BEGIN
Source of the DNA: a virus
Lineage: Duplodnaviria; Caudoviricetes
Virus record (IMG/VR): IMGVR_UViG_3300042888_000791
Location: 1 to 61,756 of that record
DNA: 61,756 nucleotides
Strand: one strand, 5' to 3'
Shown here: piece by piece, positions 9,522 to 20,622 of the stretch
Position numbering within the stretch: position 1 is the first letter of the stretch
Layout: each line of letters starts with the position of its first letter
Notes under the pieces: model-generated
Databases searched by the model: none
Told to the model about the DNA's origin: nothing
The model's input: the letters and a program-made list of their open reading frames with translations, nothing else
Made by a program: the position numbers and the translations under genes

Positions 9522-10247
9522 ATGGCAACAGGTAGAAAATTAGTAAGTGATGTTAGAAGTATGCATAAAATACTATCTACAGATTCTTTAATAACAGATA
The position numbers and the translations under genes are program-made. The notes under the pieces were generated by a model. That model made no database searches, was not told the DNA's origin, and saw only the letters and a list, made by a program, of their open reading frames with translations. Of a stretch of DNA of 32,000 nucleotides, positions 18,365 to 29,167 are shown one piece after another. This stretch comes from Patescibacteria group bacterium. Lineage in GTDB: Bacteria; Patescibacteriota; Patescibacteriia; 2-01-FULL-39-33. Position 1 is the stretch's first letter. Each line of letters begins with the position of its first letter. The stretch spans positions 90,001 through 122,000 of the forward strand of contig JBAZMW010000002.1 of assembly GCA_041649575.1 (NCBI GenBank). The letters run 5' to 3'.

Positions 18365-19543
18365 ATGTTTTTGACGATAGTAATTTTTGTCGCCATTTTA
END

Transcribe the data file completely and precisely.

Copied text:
Source of the DNA: a virus
Lineage: Duplodnaviria; Caudoviricetes
Virus record (IMG/VR): IMGVR_UViG_3300042888_000791
Location: 1 to 61,756 of that record
DNA: 61,756 nucleotides
Strand: one strand, 5' to 3'
Shown here: piece by piece, positions 9,522 to 20,622 of the stretch
Position numbering within the stretch: position 1 is the first letter of the stretch
Layout: each line of letters starts with the position of its first letter
Notes under the pieces: model-generated
Databases searched by the model: none
Told to the model about the DNA's origin: nothing
The model's input: the letters and a program-made list of their open reading frames with translations, nothing else
Made by a program: the position numbers and the translations under genes

Positions 9522-10247
9522 ATGGCAACAGGTAGAAAATTAGTAAGTGATGTTAGAAGTATGCATAAAATACTATCTACAGATTCTTTAATAACAGATA
The position numbers and the translations under genes are program-made. The notes under the pieces were generated by a model. That model made no database searches, was not told the DNA's origin, and saw only the letters and a list, made by a program, of their open reading frames with translations. Of a stretch of DNA of 32,000 nucleotides, positions 18,365 to 29,167 are shown one piece after another. This stretch comes from Patescibacteria group bacterium. Lineage in GTDB: Bacteria; Patescibacteriota; Patescibacteriia; 2-01-FULL-39-33. Position 1 is the stretch's first letter. Each line of letters begins with the position of its first letter. The stretch spans positions 90,001 through 122,000 of the forward strand of contig JBAZMW010000002.1 of assembly GCA_041649575.1 (NCBI GenBank). The letters run 5' to 3'.

Positions 18365-19543
18365 ATGTTTTTGACGATAGTAATTTTTGTCGCCATTTTA